How to start writing

Ditch your laundry list of topics you want to write about. Ignore all the outlines you started months, nay, years ago. They’ll be useful later. Maybe.

My biggest writing secret is getting down what I have on my mind the moment the idea strikes. Usually it’s in the morning when the internet is quiet and my mind has time to wander. Don’t worry about an introduction, conclusion, the flow, grammar, any of it yet. Edit later. Just get your raw message down.


Sometimes I do my editing from phone on my ride into work if it’s a short post. Before you go live make sure what you wrote is true, reflects your beliefs, and is error free. For beginners, publish within 1–3 hours of your first draft. If you have more to say or it doesn’t capture exactly what you meant, delete what’s unclear and write a follow up post later.


Quietly publish your post. Don’t tweet your post, share it, or add it to a publication, nothing. Medium automatically promotes articles so publish somewhere quieter like a Wordpress or Tumblr blog. Start by just practicing clicking the big button. Something magically happens in our minds when our works shifts from draft to live.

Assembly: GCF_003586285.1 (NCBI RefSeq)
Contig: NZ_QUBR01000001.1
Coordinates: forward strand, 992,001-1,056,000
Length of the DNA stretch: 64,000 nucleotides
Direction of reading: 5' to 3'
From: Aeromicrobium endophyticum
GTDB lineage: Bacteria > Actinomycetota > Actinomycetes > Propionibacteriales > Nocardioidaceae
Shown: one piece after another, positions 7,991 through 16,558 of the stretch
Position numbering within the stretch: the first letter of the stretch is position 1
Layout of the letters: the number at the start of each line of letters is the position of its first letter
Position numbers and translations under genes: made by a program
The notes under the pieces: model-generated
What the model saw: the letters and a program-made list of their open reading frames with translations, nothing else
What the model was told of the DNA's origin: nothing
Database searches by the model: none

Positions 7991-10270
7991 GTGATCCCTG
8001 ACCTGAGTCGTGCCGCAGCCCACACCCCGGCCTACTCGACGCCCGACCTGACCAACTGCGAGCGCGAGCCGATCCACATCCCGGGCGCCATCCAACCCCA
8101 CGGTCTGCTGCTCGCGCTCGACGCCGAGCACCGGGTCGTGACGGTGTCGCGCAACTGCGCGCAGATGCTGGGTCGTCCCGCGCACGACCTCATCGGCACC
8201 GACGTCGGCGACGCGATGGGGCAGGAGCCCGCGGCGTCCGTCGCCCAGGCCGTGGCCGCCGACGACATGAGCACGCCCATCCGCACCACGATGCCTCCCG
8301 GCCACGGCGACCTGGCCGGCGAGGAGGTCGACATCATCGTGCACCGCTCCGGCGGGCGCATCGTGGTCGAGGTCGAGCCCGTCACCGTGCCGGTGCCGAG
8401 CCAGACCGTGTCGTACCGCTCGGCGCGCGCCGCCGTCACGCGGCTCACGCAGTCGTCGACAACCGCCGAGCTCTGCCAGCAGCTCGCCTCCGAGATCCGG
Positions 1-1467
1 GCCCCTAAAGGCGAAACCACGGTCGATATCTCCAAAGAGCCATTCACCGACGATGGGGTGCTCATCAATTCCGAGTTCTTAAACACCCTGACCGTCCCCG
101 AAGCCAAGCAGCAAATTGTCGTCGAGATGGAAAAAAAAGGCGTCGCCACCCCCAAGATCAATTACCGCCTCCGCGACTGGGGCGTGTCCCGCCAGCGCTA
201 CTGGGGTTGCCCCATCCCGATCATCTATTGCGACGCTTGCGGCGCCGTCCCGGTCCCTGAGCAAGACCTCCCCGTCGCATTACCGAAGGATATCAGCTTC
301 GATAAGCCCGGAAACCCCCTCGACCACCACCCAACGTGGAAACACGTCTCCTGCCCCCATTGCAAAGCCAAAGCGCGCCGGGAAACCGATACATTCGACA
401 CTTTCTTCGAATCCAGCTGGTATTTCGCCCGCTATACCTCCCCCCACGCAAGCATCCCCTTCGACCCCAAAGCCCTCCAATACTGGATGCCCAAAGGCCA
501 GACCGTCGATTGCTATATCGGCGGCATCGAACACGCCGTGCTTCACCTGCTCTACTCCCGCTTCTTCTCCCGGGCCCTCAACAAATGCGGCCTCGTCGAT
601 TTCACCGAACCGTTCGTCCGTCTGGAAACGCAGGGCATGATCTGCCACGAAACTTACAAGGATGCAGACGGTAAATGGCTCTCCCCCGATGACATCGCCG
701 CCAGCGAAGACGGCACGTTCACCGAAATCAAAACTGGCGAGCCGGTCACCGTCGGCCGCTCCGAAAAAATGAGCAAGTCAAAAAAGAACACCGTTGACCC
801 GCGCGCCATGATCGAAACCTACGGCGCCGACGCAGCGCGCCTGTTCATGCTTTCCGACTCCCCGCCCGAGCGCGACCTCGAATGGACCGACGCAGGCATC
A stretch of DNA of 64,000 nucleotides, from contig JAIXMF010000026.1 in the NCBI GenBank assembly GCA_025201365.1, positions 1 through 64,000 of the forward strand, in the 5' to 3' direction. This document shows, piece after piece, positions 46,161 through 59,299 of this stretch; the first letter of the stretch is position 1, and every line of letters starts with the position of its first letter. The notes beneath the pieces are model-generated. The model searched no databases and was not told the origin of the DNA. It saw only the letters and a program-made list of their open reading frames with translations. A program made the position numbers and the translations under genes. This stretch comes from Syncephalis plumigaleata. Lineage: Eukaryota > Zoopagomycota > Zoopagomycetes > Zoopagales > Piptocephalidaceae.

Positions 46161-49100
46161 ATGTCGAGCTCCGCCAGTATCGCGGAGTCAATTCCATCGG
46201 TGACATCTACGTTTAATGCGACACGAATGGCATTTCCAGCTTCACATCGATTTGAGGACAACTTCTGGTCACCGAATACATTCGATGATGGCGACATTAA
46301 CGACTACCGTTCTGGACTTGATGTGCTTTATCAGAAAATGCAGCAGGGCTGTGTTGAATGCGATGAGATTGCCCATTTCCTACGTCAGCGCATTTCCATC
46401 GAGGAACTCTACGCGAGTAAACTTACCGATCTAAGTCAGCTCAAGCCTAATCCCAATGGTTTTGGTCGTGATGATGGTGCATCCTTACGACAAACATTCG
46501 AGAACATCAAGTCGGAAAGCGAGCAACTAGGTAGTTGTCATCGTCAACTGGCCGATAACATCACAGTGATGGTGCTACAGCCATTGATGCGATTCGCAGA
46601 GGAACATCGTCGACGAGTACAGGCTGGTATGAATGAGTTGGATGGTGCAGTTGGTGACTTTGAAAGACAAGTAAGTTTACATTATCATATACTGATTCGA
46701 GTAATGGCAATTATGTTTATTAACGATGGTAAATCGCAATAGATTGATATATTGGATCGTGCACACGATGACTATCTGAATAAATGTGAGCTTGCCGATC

Do that again and again until you feel brave enough to share it with one or two friends. They will likely be kind and engage with your work to help build your writing confidence. You can share it with me!

Building Readership

If you want people to read your post, write something short. Choose a clear headline. Don’t overthink it or worry about link baiting. Have a lot to say? Like a lot, a lot? Write a series and publish part 1. Remember? The shorter your post, the more people will read it.

What to write about

Write about whatever is on your mind, something you’re trying to sort out, or a summary of an experience you had. As you write more often, you’ll figure out what you enjoy writing about. Do whatever that is, more. A nice shortcut for business writing is transforming a thoughtful email into a public post. This works especially well if you have any “how-to” emails. I do it all the time, here’s one about how to start a book club.

But Ninaaaaaaaaaa, writing is still hard!

Of course it is hard. It’s a real skill. People spend their entire lives workshopping their writing and perfecting their skill.

But I have good news for you. Like everyone else, you’ll get better at it by simply doing it more. Here’s some depressing but also helpful advice a professor once gave me: There’s so much content out there, that unless you’re internet famous, very few people have the time or interest to read or hear everything you have to say. Start by just publishing for yourself and let that be enough.